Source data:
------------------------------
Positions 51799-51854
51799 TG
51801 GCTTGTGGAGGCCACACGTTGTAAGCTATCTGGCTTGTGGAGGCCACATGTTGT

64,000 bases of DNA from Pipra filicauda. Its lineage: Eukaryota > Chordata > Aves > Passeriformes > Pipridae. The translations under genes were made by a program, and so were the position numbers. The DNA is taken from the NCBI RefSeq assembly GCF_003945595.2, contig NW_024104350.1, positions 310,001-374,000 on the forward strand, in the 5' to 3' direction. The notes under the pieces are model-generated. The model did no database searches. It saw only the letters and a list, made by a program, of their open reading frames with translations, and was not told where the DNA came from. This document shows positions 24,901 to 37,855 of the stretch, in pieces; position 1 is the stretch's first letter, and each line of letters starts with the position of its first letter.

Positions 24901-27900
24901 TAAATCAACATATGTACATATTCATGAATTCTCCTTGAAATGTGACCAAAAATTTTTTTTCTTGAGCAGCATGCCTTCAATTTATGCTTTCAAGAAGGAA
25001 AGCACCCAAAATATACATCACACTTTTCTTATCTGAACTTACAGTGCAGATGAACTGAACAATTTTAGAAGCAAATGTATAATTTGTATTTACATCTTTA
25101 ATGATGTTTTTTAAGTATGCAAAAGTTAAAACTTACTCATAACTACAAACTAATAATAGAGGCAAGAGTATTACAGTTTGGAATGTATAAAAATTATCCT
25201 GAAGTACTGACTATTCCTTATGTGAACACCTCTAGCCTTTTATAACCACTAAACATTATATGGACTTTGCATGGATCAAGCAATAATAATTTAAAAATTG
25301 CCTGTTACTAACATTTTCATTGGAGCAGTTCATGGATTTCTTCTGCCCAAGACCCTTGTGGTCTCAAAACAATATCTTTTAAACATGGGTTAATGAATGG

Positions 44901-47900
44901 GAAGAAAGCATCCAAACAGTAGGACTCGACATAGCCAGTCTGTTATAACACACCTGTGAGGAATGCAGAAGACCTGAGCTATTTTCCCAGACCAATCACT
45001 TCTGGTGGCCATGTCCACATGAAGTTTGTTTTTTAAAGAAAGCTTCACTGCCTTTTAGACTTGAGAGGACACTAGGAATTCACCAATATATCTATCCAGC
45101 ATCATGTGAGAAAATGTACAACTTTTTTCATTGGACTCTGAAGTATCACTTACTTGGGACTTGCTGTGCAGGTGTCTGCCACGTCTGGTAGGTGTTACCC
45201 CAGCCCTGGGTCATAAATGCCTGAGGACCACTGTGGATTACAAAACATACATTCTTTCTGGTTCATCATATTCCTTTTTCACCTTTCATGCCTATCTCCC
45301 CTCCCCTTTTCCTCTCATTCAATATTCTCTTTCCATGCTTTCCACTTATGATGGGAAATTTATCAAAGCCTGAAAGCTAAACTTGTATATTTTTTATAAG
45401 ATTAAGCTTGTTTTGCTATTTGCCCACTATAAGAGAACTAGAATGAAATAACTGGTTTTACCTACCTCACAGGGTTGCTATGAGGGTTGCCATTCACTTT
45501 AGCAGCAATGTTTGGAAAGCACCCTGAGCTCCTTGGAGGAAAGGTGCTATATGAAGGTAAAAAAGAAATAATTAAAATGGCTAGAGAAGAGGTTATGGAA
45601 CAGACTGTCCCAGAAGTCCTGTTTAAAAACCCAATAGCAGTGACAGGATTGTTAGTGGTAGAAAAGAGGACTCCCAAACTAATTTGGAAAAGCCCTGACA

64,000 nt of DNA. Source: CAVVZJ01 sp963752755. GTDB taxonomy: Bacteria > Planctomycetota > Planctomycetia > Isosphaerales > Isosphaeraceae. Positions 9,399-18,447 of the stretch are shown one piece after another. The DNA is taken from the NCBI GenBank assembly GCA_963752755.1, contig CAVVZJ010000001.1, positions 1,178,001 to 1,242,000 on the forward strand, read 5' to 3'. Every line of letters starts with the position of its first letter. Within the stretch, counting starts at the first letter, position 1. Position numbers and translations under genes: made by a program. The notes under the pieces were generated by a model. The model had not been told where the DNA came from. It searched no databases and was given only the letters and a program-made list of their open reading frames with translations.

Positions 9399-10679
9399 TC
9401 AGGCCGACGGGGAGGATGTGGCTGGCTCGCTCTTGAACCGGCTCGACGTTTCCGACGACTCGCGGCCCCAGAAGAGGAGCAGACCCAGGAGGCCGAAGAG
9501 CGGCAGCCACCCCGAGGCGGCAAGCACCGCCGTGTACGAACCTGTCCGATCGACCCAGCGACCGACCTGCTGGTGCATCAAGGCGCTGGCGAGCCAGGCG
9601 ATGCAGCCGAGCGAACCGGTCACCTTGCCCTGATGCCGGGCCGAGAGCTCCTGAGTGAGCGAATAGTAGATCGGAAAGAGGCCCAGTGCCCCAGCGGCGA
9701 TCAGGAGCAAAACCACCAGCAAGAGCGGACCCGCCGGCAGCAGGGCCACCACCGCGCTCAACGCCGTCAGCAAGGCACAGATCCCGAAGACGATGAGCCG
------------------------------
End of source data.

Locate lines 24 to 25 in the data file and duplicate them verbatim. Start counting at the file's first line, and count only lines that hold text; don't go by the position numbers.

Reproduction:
9501 CGGCAGCCACCCCGAGGCGGCAAGCACCGCCGTGTACGAACCTGTCCGATCGACCCAGCGACCGACCTGCTGGTGCATCAAGGCGCTGGCGAGCCAGGCG
9601 ATGCAGCCGAGCGAACCGGTCACCTTGCCCTGATGCCGGGCCGAGAGCTCCTGAGTGAGCGAATAGTAGATCGGAAAGAGGCCCAGTGCCCCAGCGGCGA